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Pension or ISA – What is the best way to save for long term planning?

Pension:

Pensions provide the most tax efficient saving option. Contributions into a pension receive tax relief at the same rate you pay income tax, meaning the value is higher immediately, which will lead to higher returns than an ISA on a like-for-like basis.

This means that for higher rate taxpayers, a contribution of £10,000 will only cost £6,000 after tax relief and for those on the additional rate of tax the net cost of a contribution will be £5,500. In addition to this, you can receive tax free cash on up to 25 per cent of the fund available when you are taking benefits. The annual saving limit for the majority of savers is also £40,000 – significantly higher than the ISA limit of £20,000.

Let’s consider an individual saving £10,000 into an ISA, and the equivalent amount into a pension. Assuming a 6 per cent annualised rate of return net of costs for both, the ISA value would be £17,908 after 10 years, and £32,071 after 20. 

However, a higher rate tax payer subscribing £10,000 into a pension will see it get topped up by basic rate tax to £12,500 and in addition, will receive a £2,500 

tax credit. Based on the same timescale and return assumptions, the pension would end up with a higher amount of £22,386 after 10 years and £40,089 after 20 years, but with an initial net investment amount of £7,500. In this scenario the higher rate tax payer would end up with an extra £8,018 return over 20 years, for £2,500 less cost. In addition, should the £2,500 tax saving be invested, this would increase the investment savings further.

How funds can be accessed from a pension may have been off-putting to savers previously, however, since pension freedoms was introduced, savers are able to take income or a lump sum as and when required after the age of 55.

Investing into a pension can also be beneficial from an estate planning point of view as money purchase pensions are outside of the estate meaning that they are a highly efficient method of passing on wealth. In comparison, in most cases an ISA remains within the estate for Inheritance Tax purposes.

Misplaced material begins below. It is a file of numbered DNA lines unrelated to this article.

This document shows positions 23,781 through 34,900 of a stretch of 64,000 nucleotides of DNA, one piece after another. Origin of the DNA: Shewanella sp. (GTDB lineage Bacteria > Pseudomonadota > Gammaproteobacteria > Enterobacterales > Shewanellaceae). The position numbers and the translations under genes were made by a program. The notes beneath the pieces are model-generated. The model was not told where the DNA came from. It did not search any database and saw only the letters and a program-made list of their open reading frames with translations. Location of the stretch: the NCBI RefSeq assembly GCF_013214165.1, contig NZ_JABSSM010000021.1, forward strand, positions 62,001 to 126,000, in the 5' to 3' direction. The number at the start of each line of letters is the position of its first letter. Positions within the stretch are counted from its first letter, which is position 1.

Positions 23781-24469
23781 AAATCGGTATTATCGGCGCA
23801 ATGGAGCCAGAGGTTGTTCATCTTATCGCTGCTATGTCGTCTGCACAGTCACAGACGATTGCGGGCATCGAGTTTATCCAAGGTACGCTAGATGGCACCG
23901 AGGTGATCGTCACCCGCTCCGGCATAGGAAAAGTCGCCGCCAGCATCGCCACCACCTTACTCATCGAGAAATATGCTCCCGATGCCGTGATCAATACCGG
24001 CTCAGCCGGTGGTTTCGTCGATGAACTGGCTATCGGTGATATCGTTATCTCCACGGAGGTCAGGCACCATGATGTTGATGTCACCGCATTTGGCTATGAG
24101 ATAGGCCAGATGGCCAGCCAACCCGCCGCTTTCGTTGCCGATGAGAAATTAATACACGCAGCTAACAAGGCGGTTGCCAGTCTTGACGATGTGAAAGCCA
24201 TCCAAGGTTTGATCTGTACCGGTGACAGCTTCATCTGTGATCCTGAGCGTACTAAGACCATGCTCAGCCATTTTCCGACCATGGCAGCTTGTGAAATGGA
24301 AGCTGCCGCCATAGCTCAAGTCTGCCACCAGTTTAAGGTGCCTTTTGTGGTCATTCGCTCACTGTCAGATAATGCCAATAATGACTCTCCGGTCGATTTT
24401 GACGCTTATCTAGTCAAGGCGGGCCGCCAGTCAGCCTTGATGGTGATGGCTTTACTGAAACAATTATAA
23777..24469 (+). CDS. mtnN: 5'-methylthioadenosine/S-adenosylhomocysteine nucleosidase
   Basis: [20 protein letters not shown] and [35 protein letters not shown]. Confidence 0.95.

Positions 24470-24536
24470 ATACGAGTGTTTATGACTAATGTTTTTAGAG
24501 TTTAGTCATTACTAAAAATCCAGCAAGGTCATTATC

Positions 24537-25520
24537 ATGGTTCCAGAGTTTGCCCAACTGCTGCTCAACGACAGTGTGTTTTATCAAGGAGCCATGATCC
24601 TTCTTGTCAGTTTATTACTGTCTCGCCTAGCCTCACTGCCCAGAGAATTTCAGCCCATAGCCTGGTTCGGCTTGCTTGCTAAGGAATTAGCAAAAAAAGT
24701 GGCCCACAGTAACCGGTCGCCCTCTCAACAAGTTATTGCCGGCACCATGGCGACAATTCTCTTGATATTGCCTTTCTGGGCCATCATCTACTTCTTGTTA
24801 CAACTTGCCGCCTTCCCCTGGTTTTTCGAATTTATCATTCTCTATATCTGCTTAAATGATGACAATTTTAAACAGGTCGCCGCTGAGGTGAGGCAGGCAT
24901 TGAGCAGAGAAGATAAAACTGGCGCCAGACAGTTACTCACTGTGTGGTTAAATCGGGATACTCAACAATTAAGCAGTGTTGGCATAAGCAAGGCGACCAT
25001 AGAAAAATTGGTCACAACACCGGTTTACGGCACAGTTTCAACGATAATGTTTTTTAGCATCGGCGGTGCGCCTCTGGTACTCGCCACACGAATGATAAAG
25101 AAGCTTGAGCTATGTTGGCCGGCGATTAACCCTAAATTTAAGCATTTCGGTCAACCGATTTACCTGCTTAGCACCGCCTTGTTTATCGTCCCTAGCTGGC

Investing into a pension can also be beneficial from an estate planning point of view in the event of death. An ISA fund will form part of the estate for Inheritance Tax, however with a pension the benefits paid on death do not normally form part of the investor’s estate. With the new pension flexibility, this means it is also possible to pass the funds down through the generations while keeping the funds invested in a tax efficient beneficiary’s pension plan.

ISA:

Investing into an ISA is the most flexible option for investors. When taking benefits from an ISA all of the proceeds are tax free whereas the income from a pension is taxable.

Pensions have become much more accessible in recent years but they do not provide the level of access flexibility as ISAs. This is because savings within the ISA wrapper are available at any given point in time, rather than from age 55 within a pension. This can be a reason to choose the ISA option as the funds are available to be used for a wide range of future objectives such as paying off a mortgage, funding the costs of education or having access to tax free capital needs in addition to income requirements during the retirement years.

Pensions are subject to the Lifetime Allowance tax charge should the value exceed this on crystallising the funds. The Lifetime Allowance in the 2018/2019 tax year is £1,030,000 with any excess funds above this taxed at 25% if taken as income or 55% if taken as a lump sum. Unlike a pension, an ISA has no upper limit on the amount that can be accumulated in them. 

There have been changes to the amount you can pay into your pension on an annual basis before an Annual Allowance tax charge is made. The recently introduced tapered allowance for high earners can mean that the £40,000 allowance can be reduced to £10,000 which is something to bear in mind when making contributions.

Finally, an ISA could be beneficial to basic rate tax payers should they utilise the governments Lifetime ISA. 

The decision between a pension, ISA or both will ultimately depend on your individual circumstances, and in many cases a combination of ISAs and pensions should be used together as part of your future planning

If you are interested in finding out more about how Pensions and ISAs can help as part of your long term planning, please get in touch with Martin Brown on 0151 348 8440 or email mpb@mocomoney.co.uk and I will be pleased to help.